Bimbo Banter

BIMBO Nominees for August 2011

  • Bimbo
  • August 1, 2011
  • by Spaeth Communications

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July was another target rich month. We have lots of BIMBOs from the Murdoch family in the UK hearings, one from Libya’s spokesperson (what a thankless job) and one from Qatar’s soccer head. We have a “crazy liberal” example as well as a “crazy conservative” example. Also in this month’s full memo, President Obama claims we’re sold and the predator catcher gets caught. We applaud Reuters columnist, David Cay Johnston, for blowing the whistle on himself and apologizing. Motley Fool reporter, Matt Koppenheffer, gets “best lead” (and also best explanation). And yet again, Southwest Airlines demonstrates how to say the right thing in a challenging story. We end the memo with a quote from Human Resource Executive on the importance of communication.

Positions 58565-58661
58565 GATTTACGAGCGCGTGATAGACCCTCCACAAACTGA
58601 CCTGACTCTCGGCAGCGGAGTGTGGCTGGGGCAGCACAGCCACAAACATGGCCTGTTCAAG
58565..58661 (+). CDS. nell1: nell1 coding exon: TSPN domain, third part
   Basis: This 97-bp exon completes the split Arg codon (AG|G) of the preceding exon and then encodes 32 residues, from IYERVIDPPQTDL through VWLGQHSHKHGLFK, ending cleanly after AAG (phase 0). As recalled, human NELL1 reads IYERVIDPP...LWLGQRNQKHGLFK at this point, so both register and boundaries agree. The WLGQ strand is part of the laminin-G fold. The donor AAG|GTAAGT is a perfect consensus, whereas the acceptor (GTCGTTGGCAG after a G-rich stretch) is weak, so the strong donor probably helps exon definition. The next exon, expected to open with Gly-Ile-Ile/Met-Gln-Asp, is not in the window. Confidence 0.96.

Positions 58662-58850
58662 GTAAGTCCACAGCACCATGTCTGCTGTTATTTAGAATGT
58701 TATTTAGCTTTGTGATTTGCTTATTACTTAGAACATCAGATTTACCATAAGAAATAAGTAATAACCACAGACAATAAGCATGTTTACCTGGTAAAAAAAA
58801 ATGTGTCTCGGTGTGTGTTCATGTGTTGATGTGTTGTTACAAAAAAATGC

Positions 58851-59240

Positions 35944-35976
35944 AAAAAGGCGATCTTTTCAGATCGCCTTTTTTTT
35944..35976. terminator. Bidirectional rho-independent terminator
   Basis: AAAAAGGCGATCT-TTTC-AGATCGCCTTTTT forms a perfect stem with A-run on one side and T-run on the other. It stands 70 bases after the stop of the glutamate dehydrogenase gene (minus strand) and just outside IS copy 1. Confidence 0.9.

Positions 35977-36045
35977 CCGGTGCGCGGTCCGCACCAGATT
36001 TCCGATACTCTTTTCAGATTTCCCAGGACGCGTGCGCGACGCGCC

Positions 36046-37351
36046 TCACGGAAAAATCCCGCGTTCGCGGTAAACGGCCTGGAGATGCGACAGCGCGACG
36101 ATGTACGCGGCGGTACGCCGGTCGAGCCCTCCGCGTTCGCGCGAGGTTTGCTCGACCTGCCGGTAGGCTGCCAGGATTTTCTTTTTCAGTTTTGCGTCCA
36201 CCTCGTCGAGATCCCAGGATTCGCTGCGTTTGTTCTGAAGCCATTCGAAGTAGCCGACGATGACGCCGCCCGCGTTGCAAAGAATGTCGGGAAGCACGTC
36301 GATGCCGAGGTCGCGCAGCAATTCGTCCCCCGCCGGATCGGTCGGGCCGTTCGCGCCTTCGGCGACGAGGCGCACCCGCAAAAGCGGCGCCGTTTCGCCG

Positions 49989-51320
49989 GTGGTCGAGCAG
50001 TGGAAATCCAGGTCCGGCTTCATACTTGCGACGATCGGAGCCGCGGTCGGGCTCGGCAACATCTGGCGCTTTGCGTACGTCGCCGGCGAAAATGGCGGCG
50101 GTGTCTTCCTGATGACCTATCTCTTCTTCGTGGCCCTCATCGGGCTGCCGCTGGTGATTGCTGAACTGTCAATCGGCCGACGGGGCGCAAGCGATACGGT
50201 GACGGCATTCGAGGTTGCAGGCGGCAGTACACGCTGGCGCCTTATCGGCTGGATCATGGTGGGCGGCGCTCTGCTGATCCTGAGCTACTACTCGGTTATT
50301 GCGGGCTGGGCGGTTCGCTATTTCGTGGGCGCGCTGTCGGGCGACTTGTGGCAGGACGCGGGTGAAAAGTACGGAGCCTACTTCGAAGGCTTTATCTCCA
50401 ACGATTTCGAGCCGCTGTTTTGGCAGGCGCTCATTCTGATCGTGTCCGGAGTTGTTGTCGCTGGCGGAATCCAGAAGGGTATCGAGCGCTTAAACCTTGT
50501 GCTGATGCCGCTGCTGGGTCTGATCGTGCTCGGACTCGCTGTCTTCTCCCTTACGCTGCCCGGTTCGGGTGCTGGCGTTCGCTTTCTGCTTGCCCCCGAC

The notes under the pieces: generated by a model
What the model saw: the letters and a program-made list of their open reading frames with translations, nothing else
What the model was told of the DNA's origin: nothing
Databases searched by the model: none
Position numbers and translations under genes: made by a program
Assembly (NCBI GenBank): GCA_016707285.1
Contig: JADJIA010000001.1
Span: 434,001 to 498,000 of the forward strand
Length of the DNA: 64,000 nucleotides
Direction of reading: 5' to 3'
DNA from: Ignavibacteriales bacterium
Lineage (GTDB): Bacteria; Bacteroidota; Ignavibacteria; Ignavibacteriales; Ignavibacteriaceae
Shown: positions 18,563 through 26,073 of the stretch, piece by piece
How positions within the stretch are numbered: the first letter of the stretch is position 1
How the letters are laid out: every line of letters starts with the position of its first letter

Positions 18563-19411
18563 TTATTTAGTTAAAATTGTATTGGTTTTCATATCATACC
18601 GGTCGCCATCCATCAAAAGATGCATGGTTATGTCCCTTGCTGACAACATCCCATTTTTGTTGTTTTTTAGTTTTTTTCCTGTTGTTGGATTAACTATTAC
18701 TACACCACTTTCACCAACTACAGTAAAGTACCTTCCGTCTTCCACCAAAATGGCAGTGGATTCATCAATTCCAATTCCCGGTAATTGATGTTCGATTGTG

“I was not crazy,” said “civil rights reporter” Mac McClelland who staged a violent rape of herself. McClelland claims she suffered from post-traumatic stress disorder after hearing a woman describe being raped in the aftermath of Haiti’s 2010 earthquake. (First of all, one cannot suffer from PTSD without actually experiencing something traumatic. This reminds me of the lawyer spoofs from “Saturday Night Live”. One involved a lawyer pitching for clients saying, “Do you suffer from near-collision stress disorder? Have you suffered from hearing someone describe an accident?”), “Post-Traumatic Stress Cure: Writer Stages Her Own Rape,” July 5, 2011